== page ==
I didn’t have my family with me when I visited Stratton Mountain Resort in autumn 2014, and was constantly saying to myself, “if only the boys were here they’d be having such a great time!” Leaf peeping may not be on most kids’ agendas, but Stratton does a great job of making sure you’ll all stay entertained while enjoying spectacular autumn beauty.
I recommend Stratton as a family destination to get some of that fabulous fall flavor Vermont is famous for – you’ll find there’s plenty to do, all of it easily accessible from mountainside lodging. In fact, you could park your car and not even get into it for the duration of your stay.
What is there to do at Stratton Mountain Resort in the fall?
Hike the mountain (and imagine skiing down it)
Hiking through Vermont foliage is a unique pleasure. Although I missed peak foliage for my end-of-October visit, it was still glowing and gorgeous while I was there. What’s nice at Stratton is that there are several different hiking loops to do right on the mountain, so if you’re staying in the Resort Village you can go for a hike without having to drive to a trailhead. I hiked the 2.9-mile Lower Mountain Loop and was rewarded with views of a peaceful pond, distant mountains, and falling leaves.
Even the empty chairlifts that were being worked on took on a sculptural quality.
This trail would be perfect for kids of just about any age (when mine were younger we could easily have done this loop with one of them in the backpack carrier). I’m sure that my boys would love the chance to talk about which of the trails they’d like to ski down in the winter.
Stratton also offers longer and more challenging hikes nearby on the Long and Appalachian Trails.
Take a ride above the trees
Stratton runs its gondola on weekends and some weekdays through the beginning of October. The cabins were new in 2014 and the ride is comfortable and fun.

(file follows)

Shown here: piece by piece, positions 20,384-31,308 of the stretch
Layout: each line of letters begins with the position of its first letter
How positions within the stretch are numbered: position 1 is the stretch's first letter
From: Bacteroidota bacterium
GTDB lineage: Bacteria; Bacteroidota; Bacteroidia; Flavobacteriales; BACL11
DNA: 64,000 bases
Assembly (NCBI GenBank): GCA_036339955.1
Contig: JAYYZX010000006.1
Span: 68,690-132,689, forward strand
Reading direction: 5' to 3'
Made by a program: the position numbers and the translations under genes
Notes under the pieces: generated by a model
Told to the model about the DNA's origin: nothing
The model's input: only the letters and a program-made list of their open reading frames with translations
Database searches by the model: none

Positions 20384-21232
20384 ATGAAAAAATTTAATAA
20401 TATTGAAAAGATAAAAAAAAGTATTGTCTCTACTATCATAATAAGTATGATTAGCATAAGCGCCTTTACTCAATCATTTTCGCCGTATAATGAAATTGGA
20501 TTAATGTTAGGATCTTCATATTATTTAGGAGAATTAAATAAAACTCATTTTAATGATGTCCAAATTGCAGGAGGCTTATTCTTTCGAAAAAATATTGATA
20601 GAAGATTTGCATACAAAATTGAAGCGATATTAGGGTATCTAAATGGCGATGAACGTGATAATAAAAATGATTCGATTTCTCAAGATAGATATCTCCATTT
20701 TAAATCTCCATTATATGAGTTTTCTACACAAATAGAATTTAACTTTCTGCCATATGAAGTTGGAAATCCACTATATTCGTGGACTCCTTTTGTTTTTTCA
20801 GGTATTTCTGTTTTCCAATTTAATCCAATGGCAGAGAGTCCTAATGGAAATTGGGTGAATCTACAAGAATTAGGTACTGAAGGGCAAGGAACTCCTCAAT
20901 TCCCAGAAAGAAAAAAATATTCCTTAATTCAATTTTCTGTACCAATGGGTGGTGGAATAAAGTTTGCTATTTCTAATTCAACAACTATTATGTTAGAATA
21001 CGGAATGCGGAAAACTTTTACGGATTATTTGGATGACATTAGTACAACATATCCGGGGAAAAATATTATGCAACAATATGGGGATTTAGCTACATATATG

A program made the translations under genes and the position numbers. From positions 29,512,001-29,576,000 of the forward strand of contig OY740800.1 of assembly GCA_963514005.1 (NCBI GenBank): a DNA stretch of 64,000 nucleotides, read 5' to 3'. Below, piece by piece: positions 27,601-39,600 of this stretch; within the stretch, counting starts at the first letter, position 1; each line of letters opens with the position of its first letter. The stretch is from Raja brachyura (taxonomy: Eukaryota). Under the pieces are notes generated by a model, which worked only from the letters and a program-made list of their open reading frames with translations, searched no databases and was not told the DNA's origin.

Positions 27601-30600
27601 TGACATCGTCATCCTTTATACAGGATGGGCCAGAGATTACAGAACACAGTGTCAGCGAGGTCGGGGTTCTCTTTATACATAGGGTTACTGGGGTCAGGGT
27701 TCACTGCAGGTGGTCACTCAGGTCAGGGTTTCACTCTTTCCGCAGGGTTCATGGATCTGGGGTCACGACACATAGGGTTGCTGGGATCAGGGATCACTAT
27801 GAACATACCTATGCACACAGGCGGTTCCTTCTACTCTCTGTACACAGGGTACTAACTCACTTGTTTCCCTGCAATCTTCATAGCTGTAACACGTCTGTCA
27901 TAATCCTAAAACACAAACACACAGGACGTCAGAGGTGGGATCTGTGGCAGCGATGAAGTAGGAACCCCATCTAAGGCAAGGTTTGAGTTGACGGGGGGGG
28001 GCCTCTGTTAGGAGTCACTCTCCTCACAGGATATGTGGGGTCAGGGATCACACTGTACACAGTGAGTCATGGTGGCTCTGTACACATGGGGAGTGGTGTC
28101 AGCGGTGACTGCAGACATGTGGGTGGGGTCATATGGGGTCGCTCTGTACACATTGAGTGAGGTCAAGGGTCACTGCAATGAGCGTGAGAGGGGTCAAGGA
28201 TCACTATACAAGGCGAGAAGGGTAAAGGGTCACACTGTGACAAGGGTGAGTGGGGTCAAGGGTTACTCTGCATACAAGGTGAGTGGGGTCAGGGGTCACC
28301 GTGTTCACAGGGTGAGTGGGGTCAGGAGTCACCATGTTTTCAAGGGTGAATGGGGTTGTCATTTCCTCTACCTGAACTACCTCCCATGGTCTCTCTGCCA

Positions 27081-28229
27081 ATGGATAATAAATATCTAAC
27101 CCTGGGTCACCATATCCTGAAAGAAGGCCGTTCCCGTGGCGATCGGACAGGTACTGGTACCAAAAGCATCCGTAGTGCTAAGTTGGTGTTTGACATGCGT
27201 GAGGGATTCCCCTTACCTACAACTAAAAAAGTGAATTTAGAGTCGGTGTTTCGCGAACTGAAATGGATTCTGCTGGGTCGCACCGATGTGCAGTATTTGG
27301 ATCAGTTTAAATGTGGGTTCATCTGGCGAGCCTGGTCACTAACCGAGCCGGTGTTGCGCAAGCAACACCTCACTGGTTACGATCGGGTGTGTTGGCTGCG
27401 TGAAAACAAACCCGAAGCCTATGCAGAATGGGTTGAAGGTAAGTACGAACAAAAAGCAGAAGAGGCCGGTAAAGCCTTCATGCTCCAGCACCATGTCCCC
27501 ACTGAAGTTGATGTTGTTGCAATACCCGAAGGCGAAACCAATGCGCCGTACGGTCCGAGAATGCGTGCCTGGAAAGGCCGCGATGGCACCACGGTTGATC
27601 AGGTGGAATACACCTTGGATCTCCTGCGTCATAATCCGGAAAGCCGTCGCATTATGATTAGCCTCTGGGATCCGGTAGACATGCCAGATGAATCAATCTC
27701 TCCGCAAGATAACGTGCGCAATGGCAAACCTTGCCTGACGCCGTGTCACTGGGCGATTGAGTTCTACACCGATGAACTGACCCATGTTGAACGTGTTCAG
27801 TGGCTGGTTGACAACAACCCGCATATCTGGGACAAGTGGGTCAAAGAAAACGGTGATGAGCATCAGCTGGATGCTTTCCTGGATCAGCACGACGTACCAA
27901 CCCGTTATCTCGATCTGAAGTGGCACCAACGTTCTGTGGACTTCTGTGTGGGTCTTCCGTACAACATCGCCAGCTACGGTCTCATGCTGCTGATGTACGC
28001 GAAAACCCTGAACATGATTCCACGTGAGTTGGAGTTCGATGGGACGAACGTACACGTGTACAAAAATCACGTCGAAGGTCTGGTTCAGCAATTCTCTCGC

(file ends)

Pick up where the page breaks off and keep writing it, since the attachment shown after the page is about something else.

There’s a short easy summit loop hike that includes a fire tower, or, if you’d rather walk than ride down, you can easily hike back to the Village.
Party in the village
Visit Stratton over Columbus Weekend and enjoy live music, a brew fest with free carnival games, hay rides, a chili cook-off, and caramel-apple dipping.
I caught the tail end of this fun party when I arrived last year and enjoyed watching kids get their faces painted or their caricature drawn.
Even if you can’t make it for the festival weekend, the Village is a great place to hang out with kids. While you shop for your winter wardrobe, they’ll be happy hanging out at Mountain Sweets.
And when it’s time to eat you’ll find lots of great food from pizza to sandwiches. I highly recommend the cider donuts from the Stratton Mountain Deli – it was the perfect pick-me-up after my hike.
Relax or get your fitness game on while the kids swim
Stratton has a variety of ways for grownups to stay fit from aerobic to ahhh. There are mountain-top and mid-mountain yoga classes (which I sadly missed – they run through Columbus Day) as well as sessions in the gorgeous fitness studio The Living Room. I’m not sure what I enjoyed more – the soothing class or the view out the windows.
Stratton also has a full-service fitness center with tennis courts and an indoor pool. I got some great weight-training tips from one of the pros there, and could easily have imagined both my boys enjoying a swim while I worked up a sweat.
And you can get a facial, manicure, or do like I did and enjoy an amazing massage at the Stratton Village Day Spa.
Stratton Mountain Resort is an easy drive from both the New York City and Philadelphia metro areas and makes a perfect long weekend getaway. Check the website for deals on fall stays, including their family package for Columbus Weekend.
Mara Gorman may live at sea level now, but she’s a native New Englander and mountain aficionado who grew up skiing in Vermont. She spends as many days each winter as she can chasing her two teen boys through glades and across mogul fields and regularly journeys far and wide to get on the slopes. Mara blogs about her family’s many travel adventures at The Mother of all Trips. She is also the author of The Family Traveler’s Handbook and an award-winning freelance writer whose work has appeared in various USA Today print publications as well as on websites such as BBC Travel. When there’s no snow, Mara and her family can be found hiking, biking and eating around the United States and Europe.